The Mobile Rocket Base (German: Mobile Raketenbasis), abbreviated MORABA, is a department of the DLR Space Operations and Astronaut Training in Oberpfaffenhofen near Munich. Since the 1960s, the MORABA has performed scientific high altitude research missions with unmanned rockets and balloons, and has developed the required mechanical and electrical systems. Their operational areas include upper atmosphere research, microgravity research, astronomy, geophysics, materials science, as well as hypersonic research.
EuroLaunch, a cooperation between MORABA and SSC Esrange, offers international launch services for stratospheric balloons and sounding rockets. Since 1971, MORABA also cooperates with the Brazilian Instituto de Aeronáutica e Espaço (IAE) of the Departamento de Ciência e Tecnologia Aeroespacial (DCTA).
The mobile ground stations and antennas for telemetry (reception of data) and tele-command (transmission of control commands), as well as range instrumentation radar stations for the exact trajectory measurement, are part of the Mobile Infrastructure. This includes also ground support systems for communication, power supplies, etc. The main tasks include tracking the trajectory of sounding rockets or research balloons, RF data reception, data processing, distribution and archiving. Transport, setup and maintenance of the mobile stations, as well as mission preparation, are also part of the activities.
The Electrical Flight Systems group develops, builds, and qualifies the necessary electrical and electronic systems aboard the rockets and balloons. Among others, this includes onboard computer systems, control and measurement equipment, data management and telemetry components, and RF transmission systems. Attitude, rate, and acceleration sensors are calibrated and flown in these systems. Cold gas rate and attitude control systems are developed and qualified by this group. The construction of Electrical Ground Support Equipment (EGSE) is also in the scope of tasks.
The Mechanical Flight Systems group performs structural calculations, aerodynamic and thermal analyses. Also, mechanical configuration and design of the payload and the entire vehicle are planned and accomplished, as well as the integration of scientific experiments and the spin balancing of the final payload. Furthermore, this group develops and maintains separation and payload recovery systems.
The tasks of the Launch Services group include procurement, inspection, modification and storage of rocket motors and pyrotechnics, setup of the mobile launch pads, assembling the rocket stages and ignition systems, integrating the payload and rocket motors, and loading the rocket onto the launcher. Furthermore, the group is responsible for support of flight safety, trajectory calculations, aerodynamic calculations, and selection of the rocket configuration.Rocket fins and sub structures
Separation systems of the rocket stages
De-spin systems to eliminate rocket spin before the experiment phase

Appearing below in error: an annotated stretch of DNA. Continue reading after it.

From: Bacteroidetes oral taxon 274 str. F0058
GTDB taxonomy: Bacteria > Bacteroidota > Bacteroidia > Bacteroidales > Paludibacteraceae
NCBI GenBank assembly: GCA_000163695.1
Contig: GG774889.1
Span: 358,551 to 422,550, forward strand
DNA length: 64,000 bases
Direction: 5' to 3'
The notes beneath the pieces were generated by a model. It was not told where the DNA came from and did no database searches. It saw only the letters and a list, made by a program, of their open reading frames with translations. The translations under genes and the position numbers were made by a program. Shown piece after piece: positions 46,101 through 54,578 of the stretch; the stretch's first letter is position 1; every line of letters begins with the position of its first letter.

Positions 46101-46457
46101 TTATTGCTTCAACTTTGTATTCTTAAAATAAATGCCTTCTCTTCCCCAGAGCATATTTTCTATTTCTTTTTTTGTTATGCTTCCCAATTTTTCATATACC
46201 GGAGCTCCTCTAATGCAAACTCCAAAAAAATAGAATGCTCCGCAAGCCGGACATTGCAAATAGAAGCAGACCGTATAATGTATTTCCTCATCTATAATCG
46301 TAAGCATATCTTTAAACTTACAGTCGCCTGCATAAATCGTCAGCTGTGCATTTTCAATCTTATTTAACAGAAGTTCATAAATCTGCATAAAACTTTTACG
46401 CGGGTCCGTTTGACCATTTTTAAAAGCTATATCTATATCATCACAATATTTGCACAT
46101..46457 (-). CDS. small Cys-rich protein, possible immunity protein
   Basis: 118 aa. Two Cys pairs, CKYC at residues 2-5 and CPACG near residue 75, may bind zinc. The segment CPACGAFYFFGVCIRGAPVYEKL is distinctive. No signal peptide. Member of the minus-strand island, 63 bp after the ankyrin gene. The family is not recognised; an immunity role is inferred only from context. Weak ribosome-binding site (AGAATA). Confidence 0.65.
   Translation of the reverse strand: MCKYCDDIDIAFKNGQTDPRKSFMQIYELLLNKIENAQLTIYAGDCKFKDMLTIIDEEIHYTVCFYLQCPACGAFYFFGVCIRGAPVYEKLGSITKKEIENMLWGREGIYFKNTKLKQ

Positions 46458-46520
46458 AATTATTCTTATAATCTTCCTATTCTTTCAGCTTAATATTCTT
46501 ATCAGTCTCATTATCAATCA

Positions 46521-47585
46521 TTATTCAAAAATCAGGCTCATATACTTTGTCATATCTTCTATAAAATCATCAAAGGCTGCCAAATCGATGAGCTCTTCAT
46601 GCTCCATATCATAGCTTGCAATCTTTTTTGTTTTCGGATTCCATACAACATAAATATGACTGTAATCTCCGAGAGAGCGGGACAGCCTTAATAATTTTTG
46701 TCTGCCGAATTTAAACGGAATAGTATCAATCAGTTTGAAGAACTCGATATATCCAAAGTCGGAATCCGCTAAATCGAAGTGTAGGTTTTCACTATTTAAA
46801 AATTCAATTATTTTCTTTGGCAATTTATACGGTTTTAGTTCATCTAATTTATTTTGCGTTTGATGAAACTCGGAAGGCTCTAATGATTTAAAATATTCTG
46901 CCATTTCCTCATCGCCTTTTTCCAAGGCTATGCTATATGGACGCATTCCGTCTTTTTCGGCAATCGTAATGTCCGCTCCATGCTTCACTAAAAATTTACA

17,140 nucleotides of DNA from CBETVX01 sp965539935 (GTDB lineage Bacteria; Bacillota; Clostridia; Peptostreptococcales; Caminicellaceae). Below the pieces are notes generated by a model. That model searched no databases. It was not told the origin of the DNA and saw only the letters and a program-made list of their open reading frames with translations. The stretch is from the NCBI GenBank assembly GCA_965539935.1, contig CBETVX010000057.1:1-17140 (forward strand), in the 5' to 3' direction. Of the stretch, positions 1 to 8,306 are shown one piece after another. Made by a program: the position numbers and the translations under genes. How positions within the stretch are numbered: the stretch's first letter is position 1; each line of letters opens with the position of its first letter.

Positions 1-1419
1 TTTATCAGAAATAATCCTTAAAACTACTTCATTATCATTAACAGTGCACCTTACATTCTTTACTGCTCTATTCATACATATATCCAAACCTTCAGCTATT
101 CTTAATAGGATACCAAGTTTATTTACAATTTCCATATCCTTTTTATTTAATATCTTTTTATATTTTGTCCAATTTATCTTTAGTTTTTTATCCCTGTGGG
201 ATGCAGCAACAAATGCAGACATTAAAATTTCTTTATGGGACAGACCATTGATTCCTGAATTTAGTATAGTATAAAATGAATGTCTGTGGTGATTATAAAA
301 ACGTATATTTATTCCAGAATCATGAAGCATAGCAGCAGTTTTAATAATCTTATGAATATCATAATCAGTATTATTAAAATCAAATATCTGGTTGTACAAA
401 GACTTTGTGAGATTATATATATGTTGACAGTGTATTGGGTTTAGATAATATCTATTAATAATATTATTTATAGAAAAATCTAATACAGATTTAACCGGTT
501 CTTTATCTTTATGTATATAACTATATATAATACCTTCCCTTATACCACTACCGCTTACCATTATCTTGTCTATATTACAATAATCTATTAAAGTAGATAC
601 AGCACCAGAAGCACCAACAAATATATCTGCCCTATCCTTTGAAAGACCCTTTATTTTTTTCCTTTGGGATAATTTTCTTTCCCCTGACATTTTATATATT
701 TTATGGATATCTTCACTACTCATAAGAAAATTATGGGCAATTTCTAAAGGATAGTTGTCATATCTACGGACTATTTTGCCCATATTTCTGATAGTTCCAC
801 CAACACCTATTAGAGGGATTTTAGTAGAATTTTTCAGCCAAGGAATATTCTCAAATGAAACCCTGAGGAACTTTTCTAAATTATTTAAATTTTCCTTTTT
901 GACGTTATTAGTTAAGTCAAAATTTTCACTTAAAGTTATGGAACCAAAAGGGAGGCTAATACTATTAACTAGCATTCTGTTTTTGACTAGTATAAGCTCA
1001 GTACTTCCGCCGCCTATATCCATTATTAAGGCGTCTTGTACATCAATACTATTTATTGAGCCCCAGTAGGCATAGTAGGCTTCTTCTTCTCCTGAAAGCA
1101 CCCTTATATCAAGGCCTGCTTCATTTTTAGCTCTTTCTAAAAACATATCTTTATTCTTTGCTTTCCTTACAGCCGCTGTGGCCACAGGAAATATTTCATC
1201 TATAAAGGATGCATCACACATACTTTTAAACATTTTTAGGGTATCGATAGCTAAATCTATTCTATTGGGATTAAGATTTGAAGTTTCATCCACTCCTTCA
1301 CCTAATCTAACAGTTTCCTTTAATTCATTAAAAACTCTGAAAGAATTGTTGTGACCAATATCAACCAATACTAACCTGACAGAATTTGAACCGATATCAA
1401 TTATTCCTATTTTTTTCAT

Parachute recovery systems
TV multichannel transmission systems
On-board systems for rate, attitude, spin rate, and precession control
Ignition units for safe ignition of rocket motors and payload pyrotechnics
Mobile electrical and mechanical ground systems, such as ground stations and launch pads
Telemetry and tele-command systems
Integrated radio frequency systems for rockets and balloons
The Mobile Rocket Base emerged from the "Working Group For Space Exploration", a common foundation of the Max Planck Institute for Extraterrestrial Physics (MPE) and the former German Laboratory for Aviation (DVL). This working group was founded in 1965 and had its first headquarters in Munich. Since April 1969 the Mobile Rocket Base is located in Oberpfaffenhofen, near Munich, in the department "Space Operations and Astronaut Training" of the German Aerospace Center (DLR).
The first mobile campaign to study the solar eclipse in May 1966 on the Greek island of Euboea, on behalf of the European Space Research Organisation (ESRO), demonstrated the feasibility to move and set up extensive technical and scientific equipment in a short time in a remote location.
In cooperation with the MPE, a campaign for the study of the magnetic field of the Earth was carried out in the spring of 1967, at Esrange (Sweden). With five Nike-Apache rockets, artificial barium clouds (Aurora Borealis) were created in about 100 km altitude, in order to visualize the magnetic field lines.
In addition to the rocket launch sites in Scandinavia (Kiruna and Andenes), also Sardinia, Wallops Island and Matagorda Island (USA), White Sands (USA), Greenland, Trivandrum (India), Woomera (Australia), Huelva (Spain), Natal (Brazil), and Adelaide Island (Antarctica) were used for the launch of payloads with various scientific purposes. In the following years, sounding rockets were used mainly in the fields of upper atmosphere and research into the causes of global warming.